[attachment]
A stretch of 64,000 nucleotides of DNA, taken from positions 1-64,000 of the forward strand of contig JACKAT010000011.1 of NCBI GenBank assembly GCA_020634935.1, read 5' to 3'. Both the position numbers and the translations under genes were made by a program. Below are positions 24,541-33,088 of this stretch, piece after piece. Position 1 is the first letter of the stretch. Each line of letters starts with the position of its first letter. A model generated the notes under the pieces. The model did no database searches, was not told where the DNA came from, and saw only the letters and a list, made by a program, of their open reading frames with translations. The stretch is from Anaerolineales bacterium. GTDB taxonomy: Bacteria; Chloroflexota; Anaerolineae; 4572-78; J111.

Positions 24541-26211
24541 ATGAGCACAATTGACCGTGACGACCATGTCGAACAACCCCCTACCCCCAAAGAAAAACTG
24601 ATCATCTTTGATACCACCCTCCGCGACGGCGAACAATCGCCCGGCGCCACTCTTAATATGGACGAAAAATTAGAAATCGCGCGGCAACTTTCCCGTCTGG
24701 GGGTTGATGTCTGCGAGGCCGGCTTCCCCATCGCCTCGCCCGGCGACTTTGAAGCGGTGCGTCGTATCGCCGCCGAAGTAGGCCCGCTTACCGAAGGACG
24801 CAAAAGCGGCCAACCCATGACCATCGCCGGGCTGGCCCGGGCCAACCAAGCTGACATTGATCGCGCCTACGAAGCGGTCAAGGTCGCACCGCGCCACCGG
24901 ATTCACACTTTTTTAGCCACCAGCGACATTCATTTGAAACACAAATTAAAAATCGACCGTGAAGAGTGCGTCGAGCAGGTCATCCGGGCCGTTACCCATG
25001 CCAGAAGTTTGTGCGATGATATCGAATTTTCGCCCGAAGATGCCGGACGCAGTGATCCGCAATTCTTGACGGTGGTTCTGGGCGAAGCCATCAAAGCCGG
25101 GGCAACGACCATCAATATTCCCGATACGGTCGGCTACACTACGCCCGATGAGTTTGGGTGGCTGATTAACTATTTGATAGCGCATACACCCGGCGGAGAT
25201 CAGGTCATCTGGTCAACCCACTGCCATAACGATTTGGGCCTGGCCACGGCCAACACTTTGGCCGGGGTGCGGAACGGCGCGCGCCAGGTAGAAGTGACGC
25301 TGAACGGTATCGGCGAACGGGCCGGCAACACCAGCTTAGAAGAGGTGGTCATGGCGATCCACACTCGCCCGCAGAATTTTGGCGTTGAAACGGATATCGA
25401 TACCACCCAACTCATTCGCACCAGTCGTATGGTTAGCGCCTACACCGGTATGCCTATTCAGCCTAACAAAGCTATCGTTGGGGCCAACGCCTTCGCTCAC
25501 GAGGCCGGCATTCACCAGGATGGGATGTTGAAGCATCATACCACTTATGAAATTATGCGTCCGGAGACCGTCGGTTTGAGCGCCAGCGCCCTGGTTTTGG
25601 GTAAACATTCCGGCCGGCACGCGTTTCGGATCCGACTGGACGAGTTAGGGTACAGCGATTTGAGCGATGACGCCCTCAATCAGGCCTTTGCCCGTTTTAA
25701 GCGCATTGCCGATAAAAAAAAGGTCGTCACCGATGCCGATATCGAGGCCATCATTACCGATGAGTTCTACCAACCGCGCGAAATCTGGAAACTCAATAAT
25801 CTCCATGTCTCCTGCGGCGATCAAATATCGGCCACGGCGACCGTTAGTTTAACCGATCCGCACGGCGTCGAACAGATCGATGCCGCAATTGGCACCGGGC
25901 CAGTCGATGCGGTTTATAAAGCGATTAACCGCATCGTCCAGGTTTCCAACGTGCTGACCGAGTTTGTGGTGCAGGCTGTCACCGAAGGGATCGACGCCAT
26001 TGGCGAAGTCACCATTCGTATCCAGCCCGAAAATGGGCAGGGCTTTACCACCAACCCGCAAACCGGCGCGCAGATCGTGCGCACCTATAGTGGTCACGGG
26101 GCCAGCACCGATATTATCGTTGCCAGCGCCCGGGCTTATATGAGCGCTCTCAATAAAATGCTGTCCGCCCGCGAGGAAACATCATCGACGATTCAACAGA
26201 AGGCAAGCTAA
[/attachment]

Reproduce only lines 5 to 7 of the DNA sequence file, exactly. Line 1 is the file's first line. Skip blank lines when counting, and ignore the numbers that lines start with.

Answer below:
24701 GGGTTGATGTCTGCGAGGCCGGCTTCCCCATCGCCTCGCCCGGCGACTTTGAAGCGGTGCGTCGTATCGCCGCCGAAGTAGGCCCGCTTACCGAAGGACG
24801 CAAAAGCGGCCAACCCATGACCATCGCCGGGCTGGCCCGGGCCAACCAAGCTGACATTGATCGCGCCTACGAAGCGGTCAAGGTCGCACCGCGCCACCGG
24901 ATTCACACTTTTTTAGCCACCAGCGACATTCATTTGAAACACAAATTAAAAATCGACCGTGAAGAGTGCGTCGAGCAGGTCATCCGGGCCGTTACCCATG